The term drone is quite often associated with the controversial unmanned aerial vehicles used by the military. Facts however show that the past few years has seen the development of resourceful and playful consumer drones which an individual or business house can own without being a member of the armed forces. In order to regulate the use of these drones and the sector in general, the Government has signed into law, certain rules. Below are some of the important things you need to know about the rules in accordance with part 101 of Civil Aviation regulations.
– You need to have a CAA approved and valid remote pilot licence as well as a letter of approval to operate the drone.
– Rules do not apply to toy aircraft or unarmed free balloons or other types of aircraft which can not be managed on a real time basis during flight.
– Drones cannot fly more than 400ft or 120m above the ground, nor within 10 km of an aerodrome.
– The letter of approval will be valid for 12 months. While you do not need to have these documents when buying a drone, the seller will have to make you aware of the requirements as stipulated in the SACAA regulations.
– Drones cannot be flown within 50m above or close to a person or crowd of people, structure or building without prior SACAA approval.You cant also fly drones adjacent to or above a nuclear power plant, a prison, a police station, a crime scene, a court of law or national key points.
– You cannot use a public road for the take off or landing of a drone.
– You can not use a drone in adverse weather conditions, where your view of the drone is obstructed since visual contact must be mainlined with the RPA by the operator, unless in approved beyond visual line of sight or night operations.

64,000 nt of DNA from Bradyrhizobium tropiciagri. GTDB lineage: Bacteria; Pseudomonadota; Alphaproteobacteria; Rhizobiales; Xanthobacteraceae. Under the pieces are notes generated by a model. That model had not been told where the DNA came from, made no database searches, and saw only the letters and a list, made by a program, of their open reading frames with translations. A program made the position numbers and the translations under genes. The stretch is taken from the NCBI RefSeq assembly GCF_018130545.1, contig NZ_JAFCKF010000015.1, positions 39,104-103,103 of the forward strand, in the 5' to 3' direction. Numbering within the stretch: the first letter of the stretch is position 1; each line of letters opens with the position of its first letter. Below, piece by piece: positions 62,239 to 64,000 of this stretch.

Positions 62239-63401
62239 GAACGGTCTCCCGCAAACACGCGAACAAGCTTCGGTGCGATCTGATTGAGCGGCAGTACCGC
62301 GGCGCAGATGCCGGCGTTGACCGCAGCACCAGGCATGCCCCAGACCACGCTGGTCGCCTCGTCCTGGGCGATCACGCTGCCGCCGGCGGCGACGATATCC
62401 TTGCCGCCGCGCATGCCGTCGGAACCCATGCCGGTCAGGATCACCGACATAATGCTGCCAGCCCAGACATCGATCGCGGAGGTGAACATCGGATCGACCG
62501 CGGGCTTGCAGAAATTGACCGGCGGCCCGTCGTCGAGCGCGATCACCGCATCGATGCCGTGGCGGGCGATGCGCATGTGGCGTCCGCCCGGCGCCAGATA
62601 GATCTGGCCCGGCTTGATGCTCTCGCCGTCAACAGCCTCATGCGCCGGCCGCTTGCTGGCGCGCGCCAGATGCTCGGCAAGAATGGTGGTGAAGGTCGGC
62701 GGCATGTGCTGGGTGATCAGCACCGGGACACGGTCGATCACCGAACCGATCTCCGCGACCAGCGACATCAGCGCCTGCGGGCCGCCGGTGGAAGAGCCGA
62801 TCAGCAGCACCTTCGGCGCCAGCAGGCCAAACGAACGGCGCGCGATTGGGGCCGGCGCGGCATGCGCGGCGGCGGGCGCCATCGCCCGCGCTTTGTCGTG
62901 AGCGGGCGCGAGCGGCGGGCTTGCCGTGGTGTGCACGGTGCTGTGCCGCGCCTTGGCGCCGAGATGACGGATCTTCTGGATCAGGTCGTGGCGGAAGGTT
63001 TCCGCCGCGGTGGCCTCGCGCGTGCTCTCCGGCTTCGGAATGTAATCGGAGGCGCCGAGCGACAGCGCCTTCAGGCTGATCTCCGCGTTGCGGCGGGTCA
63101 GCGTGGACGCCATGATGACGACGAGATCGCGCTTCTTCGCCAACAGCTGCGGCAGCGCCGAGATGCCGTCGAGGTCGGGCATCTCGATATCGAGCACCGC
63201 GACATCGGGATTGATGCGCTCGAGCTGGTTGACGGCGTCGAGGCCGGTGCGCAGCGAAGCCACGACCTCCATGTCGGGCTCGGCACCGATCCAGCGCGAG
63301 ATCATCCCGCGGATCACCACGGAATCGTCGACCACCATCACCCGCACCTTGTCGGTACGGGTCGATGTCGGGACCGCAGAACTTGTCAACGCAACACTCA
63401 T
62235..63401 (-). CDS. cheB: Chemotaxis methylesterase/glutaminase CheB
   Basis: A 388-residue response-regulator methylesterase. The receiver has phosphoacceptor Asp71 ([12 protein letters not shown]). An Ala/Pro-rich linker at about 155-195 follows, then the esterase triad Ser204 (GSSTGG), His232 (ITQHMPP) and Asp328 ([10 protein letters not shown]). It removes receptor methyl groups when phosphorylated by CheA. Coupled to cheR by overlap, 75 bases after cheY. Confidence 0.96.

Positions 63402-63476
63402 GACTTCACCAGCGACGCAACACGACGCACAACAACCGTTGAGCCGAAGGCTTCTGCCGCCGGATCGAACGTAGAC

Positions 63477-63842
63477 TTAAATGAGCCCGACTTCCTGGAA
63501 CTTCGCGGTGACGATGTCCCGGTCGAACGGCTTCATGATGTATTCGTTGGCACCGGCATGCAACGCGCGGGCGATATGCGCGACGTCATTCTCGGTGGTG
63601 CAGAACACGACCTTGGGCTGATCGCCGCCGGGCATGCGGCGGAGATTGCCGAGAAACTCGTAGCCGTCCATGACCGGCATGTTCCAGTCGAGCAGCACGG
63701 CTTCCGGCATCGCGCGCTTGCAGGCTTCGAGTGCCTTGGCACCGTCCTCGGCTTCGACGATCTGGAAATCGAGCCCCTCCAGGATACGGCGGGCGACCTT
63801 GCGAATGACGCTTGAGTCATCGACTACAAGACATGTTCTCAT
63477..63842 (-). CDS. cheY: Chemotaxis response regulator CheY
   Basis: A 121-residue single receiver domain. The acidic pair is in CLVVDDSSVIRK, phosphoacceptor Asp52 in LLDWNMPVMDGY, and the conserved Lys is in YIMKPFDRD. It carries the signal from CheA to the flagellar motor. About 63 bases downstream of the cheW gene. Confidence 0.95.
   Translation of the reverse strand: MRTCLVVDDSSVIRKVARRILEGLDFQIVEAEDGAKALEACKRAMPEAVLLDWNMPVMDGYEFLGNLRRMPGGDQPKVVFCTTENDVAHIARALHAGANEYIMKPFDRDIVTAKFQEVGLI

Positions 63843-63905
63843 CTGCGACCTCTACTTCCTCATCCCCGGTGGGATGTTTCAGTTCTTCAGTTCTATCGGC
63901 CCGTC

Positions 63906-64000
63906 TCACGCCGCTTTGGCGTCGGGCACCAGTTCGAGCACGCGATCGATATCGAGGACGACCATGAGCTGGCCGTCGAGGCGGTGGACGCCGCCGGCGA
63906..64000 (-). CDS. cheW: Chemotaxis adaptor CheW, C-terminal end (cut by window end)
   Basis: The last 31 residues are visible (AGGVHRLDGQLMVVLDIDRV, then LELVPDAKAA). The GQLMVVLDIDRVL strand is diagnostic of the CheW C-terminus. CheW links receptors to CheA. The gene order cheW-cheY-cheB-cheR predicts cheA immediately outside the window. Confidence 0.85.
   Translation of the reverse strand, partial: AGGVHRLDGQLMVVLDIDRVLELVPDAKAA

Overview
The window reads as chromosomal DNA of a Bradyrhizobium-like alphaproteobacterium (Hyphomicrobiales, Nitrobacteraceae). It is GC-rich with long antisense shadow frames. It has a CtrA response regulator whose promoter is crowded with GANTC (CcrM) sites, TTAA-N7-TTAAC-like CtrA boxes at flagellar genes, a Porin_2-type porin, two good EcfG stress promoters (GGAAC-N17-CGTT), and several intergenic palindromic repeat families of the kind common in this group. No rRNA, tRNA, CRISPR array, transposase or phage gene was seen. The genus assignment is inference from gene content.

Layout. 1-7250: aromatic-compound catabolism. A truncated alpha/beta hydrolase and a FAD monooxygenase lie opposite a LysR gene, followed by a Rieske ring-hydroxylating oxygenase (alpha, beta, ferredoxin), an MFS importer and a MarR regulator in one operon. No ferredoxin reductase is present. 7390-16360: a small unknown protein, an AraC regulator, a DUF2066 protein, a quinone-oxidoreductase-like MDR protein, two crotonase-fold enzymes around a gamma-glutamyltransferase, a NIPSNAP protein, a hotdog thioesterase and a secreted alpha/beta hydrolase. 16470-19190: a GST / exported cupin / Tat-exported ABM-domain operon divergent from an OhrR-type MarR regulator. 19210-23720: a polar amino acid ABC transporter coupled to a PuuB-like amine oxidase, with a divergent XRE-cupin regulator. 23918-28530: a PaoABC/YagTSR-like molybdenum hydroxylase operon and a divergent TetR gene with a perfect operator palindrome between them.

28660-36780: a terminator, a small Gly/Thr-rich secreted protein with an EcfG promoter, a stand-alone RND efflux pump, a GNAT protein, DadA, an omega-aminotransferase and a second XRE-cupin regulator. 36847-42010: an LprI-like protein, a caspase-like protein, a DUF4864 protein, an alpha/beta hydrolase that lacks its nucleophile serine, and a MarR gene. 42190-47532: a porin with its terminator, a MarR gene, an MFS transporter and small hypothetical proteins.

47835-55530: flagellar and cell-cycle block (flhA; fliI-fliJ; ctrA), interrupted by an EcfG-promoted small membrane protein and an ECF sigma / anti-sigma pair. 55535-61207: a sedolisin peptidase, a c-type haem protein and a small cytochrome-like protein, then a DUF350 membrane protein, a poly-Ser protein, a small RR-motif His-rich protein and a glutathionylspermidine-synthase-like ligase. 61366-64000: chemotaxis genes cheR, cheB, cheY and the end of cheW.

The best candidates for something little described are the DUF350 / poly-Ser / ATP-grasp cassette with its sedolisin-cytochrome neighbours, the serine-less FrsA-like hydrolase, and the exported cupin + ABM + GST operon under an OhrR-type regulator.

– Drones need to give way to all manned aircraft and should avoid passing over, under or in front of manned aircraft, unless it passes well clear and takes into account the effect of aircraft wake turbulence.
– RPA pilots will be required to tune into the air traffic services for the controlled airspace they will be flying the drone, reporting coordinates to said traffic controllers, all flight activity also needs to be recorded in a logbook.
– Drones cannot be used to transport cargo or make deliveries.
– Drones cannot tow another aircraft, perform aerial or aerobatic displays or be flown in formation or swarm.
– All incidents involving an RPA must be reported, especially where there is an injury to a person, damage to property or destruction of the RPA beyond economical repair.
For those in possession or in the process of acquiring a drone, adhering and observing the above listed rules will certainly grant you peace of mind as well as security and safeguard the safety of other users of the airspace and the general public.